Night terrors, also known as sleep terrors, are not the same as nightmares.
Nightmares are scary dreams that seem very real. Your child wakes up and is usually afraid. They usually occur late in the night.
Night terrors are different. Your child suddenly wakes up with a shriek, cry, or some other sound. Your child may appear as though he or she is awake and upset. He or she may also sweat, shake, have a reddened face, and breathe fast. Night terrors usually occur early in the night. .
After a night terror, your child usually falls quickly back to sleep. He or she was not really awake. It is unlikely that your child will remember the night terror, according to the American Academy of Pediatrics.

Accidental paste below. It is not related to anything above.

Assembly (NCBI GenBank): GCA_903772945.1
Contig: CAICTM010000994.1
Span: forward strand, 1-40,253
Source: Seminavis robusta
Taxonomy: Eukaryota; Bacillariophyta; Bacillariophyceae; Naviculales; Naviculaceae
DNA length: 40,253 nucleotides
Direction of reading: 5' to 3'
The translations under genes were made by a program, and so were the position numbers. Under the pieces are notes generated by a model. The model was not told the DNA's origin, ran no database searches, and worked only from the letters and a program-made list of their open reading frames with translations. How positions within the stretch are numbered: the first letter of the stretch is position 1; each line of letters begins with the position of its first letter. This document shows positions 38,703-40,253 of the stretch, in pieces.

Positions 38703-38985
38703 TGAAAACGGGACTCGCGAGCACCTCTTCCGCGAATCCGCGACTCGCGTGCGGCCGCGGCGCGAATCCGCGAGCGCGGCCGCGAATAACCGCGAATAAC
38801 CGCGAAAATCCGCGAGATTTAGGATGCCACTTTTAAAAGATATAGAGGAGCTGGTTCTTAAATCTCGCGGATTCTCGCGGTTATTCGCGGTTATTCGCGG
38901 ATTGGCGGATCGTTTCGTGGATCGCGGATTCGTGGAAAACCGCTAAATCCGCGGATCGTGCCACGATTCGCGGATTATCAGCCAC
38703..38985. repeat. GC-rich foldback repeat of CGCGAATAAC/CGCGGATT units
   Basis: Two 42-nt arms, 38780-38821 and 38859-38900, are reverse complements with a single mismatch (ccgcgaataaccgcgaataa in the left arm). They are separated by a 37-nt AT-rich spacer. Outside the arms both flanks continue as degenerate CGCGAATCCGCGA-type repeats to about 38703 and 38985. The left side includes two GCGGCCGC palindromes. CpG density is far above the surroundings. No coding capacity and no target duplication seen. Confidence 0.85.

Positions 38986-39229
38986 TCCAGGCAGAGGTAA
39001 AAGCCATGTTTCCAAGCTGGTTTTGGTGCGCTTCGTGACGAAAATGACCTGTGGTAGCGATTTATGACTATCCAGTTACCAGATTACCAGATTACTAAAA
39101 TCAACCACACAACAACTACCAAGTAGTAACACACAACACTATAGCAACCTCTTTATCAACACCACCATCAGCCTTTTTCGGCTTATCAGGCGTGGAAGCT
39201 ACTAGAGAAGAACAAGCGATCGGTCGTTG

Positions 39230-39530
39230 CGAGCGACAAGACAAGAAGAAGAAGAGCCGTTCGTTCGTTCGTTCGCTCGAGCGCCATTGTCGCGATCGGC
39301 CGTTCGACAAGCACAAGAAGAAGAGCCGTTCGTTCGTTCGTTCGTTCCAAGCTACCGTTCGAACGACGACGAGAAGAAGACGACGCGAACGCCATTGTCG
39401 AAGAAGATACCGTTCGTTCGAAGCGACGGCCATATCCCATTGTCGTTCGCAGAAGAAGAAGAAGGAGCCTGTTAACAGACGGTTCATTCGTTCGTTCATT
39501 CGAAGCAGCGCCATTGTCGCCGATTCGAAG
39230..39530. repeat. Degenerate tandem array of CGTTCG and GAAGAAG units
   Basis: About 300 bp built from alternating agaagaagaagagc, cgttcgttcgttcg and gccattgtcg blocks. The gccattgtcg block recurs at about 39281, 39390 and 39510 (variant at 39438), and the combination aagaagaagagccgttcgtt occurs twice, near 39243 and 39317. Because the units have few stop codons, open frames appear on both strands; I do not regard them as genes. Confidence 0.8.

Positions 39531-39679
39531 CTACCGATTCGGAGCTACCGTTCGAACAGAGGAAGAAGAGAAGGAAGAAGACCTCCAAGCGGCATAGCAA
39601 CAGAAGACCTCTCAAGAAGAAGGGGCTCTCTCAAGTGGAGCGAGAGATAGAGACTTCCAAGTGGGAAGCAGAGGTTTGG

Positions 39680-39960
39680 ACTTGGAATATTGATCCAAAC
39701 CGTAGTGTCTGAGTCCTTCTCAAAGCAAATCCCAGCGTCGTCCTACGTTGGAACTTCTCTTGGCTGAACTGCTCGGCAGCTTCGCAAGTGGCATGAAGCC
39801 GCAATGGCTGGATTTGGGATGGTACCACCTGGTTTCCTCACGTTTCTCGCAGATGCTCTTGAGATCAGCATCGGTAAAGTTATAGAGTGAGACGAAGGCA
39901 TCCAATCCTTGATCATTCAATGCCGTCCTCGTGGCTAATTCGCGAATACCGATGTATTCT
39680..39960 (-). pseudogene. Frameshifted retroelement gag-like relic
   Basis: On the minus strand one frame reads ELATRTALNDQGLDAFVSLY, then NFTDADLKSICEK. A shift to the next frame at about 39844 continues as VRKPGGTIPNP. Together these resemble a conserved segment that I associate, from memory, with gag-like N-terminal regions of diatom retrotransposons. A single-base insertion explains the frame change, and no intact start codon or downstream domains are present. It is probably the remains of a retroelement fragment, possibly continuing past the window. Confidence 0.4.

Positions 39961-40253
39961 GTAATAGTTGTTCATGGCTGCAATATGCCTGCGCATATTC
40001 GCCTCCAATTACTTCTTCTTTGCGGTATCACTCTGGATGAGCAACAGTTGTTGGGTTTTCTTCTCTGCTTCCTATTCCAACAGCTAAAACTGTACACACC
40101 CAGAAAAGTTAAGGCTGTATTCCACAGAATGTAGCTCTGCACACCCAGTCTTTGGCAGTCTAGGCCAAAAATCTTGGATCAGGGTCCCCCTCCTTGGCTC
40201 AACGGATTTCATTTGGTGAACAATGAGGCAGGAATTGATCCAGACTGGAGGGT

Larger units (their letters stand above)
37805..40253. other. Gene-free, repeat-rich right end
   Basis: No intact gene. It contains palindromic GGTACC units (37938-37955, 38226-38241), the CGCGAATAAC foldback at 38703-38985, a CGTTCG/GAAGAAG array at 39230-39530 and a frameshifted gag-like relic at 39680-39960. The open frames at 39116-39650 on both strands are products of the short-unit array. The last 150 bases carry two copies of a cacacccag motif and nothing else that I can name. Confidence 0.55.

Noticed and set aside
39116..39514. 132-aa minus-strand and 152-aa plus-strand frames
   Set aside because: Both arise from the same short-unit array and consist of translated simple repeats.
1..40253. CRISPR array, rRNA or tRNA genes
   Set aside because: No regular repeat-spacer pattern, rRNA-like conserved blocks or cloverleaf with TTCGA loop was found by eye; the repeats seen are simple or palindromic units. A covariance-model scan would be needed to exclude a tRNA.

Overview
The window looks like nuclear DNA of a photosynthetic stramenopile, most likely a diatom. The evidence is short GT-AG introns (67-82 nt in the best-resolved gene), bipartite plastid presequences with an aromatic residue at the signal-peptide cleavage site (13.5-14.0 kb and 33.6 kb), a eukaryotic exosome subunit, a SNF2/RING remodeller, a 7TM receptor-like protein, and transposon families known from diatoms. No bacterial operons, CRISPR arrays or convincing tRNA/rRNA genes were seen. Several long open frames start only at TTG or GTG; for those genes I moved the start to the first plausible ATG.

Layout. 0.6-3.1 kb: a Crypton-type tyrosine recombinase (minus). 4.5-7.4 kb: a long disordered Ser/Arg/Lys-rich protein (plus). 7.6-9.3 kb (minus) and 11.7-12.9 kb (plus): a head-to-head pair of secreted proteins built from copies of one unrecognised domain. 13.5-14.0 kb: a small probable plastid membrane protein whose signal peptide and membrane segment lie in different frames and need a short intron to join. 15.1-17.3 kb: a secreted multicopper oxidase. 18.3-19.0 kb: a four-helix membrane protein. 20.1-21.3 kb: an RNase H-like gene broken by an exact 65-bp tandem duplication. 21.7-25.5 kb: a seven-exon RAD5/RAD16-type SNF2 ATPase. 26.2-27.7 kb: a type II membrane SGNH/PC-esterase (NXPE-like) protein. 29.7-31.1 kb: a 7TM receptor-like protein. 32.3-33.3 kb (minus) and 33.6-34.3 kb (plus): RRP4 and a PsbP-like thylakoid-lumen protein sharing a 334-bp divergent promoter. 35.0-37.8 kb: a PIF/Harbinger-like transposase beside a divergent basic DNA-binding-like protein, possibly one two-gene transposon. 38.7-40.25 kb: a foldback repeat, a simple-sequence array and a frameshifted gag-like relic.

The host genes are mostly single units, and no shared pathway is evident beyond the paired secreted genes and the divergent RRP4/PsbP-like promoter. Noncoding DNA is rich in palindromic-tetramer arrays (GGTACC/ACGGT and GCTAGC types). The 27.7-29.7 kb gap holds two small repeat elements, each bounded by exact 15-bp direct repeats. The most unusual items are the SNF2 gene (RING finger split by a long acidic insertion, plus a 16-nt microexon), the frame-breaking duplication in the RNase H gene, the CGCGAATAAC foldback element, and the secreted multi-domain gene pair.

Night terrors occur irregularly. Some children have them once a month, while others have them a few nights in a row. They occur most frequently in childhood and usually end by adolescence. Overall, about 5% of children have them. The cause is unknown.
Do not try to wake up your child during a night terror. Keep him or her safe to prevent injury, until the night terror has ended. Keep in mind that night terrors are generally more frightening for the person witnessing them than for the child experiencing them.
Talk to your child's health care provider if you have questions or concerns about night terrors.